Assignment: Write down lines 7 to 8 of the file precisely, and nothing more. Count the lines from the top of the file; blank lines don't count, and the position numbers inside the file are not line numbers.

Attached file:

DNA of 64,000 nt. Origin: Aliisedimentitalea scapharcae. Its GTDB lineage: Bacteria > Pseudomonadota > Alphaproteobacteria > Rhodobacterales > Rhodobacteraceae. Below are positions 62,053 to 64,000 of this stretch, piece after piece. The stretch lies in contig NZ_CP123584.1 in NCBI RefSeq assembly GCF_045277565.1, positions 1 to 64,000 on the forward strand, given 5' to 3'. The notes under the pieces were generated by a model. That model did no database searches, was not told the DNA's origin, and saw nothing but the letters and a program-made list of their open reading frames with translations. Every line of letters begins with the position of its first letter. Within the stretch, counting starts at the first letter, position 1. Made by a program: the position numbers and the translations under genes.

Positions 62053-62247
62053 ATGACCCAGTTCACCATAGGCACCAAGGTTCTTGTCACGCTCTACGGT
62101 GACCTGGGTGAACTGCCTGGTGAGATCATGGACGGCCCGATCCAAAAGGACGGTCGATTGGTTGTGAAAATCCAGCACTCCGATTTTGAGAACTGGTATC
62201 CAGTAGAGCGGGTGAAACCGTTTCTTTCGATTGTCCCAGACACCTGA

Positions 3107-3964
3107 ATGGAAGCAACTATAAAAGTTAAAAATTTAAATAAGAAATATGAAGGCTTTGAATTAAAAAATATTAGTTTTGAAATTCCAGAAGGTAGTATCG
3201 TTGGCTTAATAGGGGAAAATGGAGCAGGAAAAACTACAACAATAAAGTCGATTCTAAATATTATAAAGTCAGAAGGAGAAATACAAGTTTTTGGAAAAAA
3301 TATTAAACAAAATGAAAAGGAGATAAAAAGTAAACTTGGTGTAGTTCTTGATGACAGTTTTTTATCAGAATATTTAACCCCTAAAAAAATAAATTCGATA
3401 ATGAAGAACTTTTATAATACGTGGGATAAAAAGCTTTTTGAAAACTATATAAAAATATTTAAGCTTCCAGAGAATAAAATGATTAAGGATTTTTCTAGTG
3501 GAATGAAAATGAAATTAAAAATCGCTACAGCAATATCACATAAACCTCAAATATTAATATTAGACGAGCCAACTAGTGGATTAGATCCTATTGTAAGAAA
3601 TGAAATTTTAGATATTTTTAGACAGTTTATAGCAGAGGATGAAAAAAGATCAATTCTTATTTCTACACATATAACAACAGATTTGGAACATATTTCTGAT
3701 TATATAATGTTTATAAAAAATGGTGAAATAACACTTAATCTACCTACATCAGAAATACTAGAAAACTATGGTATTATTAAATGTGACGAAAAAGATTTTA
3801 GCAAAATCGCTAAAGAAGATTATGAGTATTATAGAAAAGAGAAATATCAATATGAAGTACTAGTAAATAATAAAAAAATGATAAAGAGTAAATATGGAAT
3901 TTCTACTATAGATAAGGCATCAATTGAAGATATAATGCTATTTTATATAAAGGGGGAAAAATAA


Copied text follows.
3107 ATGGAAGCAACTATAAAAGTTAAAAATTTAAATAAGAAATATGAAGGCTTTGAATTAAAAAATATTAGTTTTGAAATTCCAGAAGGTAGTATCG
3201 TTGGCTTAATAGGGGAAAATGGAGCAGGAAAAACTACAACAATAAAGTCGATTCTAAATATTATAAAGTCAGAAGGAGAAATACAAGTTTTTGGAAAAAA